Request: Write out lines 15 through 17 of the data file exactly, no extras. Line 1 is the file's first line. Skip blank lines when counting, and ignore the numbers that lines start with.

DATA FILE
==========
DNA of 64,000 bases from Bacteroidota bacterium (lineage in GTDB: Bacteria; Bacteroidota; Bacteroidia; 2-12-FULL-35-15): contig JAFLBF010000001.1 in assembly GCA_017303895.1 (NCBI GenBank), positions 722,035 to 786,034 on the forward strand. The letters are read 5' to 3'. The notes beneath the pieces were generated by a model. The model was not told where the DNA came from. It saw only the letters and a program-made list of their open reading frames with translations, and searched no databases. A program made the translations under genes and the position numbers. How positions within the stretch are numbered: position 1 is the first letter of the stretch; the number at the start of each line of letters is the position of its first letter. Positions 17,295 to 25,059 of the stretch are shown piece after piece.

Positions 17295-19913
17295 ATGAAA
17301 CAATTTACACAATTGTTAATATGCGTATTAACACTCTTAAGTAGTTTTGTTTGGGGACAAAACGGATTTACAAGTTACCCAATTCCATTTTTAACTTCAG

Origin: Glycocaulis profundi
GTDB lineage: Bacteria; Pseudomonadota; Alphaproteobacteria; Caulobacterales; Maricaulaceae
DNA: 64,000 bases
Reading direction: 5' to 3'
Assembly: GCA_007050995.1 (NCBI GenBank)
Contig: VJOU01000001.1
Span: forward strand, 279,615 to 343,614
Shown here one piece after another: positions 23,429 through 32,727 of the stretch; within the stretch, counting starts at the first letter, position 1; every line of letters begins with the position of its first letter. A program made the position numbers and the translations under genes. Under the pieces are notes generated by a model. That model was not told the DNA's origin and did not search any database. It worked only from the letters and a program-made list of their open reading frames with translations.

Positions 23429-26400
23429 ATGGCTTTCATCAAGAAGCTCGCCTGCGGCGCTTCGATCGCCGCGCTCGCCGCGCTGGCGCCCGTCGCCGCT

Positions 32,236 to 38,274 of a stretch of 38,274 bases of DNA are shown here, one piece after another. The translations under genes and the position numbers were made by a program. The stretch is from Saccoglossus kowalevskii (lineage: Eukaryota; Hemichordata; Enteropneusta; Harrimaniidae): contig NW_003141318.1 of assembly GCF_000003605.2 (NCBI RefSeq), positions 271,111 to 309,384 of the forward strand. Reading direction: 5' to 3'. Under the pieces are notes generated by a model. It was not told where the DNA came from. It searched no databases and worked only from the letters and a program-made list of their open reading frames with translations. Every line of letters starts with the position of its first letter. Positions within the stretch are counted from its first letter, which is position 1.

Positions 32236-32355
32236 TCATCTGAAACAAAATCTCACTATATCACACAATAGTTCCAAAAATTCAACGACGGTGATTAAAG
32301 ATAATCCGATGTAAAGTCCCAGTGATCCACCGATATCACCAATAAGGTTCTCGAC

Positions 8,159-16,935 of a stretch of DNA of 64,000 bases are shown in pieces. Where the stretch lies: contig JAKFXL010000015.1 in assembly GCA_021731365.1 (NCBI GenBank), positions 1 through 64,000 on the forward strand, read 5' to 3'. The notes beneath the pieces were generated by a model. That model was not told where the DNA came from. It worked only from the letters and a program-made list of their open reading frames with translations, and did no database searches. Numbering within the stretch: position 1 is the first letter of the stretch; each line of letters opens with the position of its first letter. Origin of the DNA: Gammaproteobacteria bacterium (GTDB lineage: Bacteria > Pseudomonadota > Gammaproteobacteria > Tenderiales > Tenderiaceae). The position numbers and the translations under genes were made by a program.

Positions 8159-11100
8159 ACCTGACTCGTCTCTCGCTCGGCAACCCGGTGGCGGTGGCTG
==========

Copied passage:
Positions 32,236 to 38,274 of a stretch of 38,274 bases of DNA are shown here, one piece after another. The translations under genes and the position numbers were made by a program. The stretch is from Saccoglossus kowalevskii (lineage: Eukaryota; Hemichordata; Enteropneusta; Harrimaniidae): contig NW_003141318.1 of assembly GCF_000003605.2 (NCBI RefSeq), positions 271,111 to 309,384 of the forward strand. Reading direction: 5' to 3'. Under the pieces are notes generated by a model. It was not told where the DNA came from. It searched no databases and worked only from the letters and a program-made list of their open reading frames with translations. Every line of letters starts with the position of its first letter. Positions within the stretch are counted from its first letter, which is position 1.

Positions 32236-32355
32236 TCATCTGAAACAAAATCTCACTATATCACACAATAGTTCCAAAAATTCAACGACGGTGATTAAAG